When Sally Copeland comes home from the school where she's lived for five years--home to stay--she doesn't know how she'll manage. She has cerebral palsy, which affects her legs and hands. She uses knee braces and crutches to help her get around, and has a hard time doing everyday tasks like getting dressed. She's nervous enough as it is, and then her mother tells her she'll be attending the same school as her brother and sister: a school where she will be the only child with a disability.
The story of Sally's transition back home and into a mainstream classroom--like most realistic fiction for young readers--deals with a character trying to make friends, overcome her fears, and learn to do new things. The relationships between Sally and her friends and family feel real, and Sally's struggles will resonate with any reader who has ever had to tackle a challenge--so, anyone. I was happy to find that this book was as lovely and vibrant as I remembered it.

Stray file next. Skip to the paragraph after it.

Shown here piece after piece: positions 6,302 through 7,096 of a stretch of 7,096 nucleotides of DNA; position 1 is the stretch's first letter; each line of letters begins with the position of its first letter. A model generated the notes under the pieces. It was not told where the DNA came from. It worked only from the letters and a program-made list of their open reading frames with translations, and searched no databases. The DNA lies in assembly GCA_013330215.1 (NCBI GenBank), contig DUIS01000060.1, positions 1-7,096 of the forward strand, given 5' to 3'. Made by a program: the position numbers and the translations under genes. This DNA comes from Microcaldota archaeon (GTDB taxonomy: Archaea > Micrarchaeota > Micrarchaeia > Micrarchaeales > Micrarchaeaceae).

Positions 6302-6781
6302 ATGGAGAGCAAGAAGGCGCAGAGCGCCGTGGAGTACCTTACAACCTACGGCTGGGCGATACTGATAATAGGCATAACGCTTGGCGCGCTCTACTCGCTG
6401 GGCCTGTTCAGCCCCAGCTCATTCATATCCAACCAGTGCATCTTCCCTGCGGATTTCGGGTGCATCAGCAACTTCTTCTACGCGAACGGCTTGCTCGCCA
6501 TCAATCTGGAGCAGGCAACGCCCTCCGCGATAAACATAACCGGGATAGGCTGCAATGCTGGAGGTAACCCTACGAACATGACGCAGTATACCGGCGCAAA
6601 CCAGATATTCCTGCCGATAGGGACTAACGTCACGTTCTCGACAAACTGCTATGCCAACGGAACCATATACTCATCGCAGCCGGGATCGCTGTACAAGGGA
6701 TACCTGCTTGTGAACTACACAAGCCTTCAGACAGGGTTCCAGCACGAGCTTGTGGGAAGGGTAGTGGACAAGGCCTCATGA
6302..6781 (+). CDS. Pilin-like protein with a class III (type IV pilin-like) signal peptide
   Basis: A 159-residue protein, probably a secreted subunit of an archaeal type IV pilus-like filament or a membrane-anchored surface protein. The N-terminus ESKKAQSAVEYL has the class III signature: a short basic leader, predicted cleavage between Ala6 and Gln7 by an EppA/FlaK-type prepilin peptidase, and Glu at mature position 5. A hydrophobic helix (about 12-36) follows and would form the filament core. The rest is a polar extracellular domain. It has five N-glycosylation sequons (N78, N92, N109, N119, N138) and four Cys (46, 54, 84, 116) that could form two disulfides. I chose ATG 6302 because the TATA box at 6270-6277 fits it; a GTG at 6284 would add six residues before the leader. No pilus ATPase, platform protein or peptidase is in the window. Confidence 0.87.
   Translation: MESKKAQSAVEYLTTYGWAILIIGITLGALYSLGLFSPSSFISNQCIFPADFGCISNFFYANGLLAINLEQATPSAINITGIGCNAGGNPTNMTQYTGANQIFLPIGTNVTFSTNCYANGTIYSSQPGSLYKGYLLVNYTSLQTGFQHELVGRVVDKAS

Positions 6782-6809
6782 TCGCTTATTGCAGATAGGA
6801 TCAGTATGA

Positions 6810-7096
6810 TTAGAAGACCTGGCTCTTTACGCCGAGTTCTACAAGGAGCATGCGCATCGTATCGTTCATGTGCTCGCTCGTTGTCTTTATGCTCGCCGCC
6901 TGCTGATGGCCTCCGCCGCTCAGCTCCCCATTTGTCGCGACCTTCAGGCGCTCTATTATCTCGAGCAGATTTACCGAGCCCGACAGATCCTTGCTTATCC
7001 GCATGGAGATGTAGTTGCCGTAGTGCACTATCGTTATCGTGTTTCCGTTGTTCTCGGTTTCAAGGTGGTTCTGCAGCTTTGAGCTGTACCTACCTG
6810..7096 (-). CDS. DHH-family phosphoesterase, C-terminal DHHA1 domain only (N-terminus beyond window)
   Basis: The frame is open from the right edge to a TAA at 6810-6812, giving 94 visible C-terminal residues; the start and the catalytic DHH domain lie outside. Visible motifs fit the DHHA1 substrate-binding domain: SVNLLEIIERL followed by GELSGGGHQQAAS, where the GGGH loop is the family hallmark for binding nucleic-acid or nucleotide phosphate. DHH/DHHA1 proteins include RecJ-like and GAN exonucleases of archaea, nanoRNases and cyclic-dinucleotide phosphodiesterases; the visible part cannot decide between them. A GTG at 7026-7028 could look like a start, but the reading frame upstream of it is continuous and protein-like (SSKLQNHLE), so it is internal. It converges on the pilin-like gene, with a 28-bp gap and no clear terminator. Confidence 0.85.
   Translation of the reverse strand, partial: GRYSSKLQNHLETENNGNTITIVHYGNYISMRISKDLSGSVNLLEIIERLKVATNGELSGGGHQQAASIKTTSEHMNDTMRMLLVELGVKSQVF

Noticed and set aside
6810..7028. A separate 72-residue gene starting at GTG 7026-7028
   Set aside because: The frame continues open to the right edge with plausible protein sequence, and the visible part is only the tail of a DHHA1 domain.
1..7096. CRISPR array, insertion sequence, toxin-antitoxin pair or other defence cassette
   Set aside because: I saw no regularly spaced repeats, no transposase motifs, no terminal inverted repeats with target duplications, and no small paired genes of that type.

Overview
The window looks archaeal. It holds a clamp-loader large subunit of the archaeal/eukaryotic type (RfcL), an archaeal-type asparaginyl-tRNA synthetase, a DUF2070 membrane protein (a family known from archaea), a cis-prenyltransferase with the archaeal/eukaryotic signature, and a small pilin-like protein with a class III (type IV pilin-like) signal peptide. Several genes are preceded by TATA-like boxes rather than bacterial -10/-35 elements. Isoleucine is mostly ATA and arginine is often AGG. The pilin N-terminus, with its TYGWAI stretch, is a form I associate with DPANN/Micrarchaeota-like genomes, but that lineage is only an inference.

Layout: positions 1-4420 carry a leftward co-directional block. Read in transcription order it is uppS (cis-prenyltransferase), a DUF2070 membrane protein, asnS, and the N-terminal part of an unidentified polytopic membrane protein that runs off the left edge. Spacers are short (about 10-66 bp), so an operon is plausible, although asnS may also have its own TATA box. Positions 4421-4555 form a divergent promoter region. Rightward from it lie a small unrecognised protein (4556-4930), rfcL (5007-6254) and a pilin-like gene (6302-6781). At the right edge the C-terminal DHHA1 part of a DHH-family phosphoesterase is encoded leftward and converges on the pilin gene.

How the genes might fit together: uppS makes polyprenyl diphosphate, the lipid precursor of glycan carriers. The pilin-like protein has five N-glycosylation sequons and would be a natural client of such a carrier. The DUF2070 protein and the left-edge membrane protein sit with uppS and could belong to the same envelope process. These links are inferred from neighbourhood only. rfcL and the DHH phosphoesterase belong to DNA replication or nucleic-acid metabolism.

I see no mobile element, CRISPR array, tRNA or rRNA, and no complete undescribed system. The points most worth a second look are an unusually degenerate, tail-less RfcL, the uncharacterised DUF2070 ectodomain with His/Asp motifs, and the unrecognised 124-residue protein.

Spring Begins in March by Jean Little
My rating: 4 of 5 stars
This follow-up to Mine For Keeps builds on the first book to pack even more of an emotional punch. This time, baby-of-the-family Meg Copeland takes center stage, several years later. Meg is a prickly girl, who struggles to focus in school (to an extent that would almost certainly be diagnosed as some kind of learning disability today) and to find her place at home. As is Jean Little's style, Meg's story is not flashy or overly dramatic; it's a small family story about growing up and discovering when old habits need to change. In this case, at least one solution felt a little too easy, but that didn't make the ending any less emotionally satisfying.
From Anna by Jean Little
My rating: 4 of 5 stars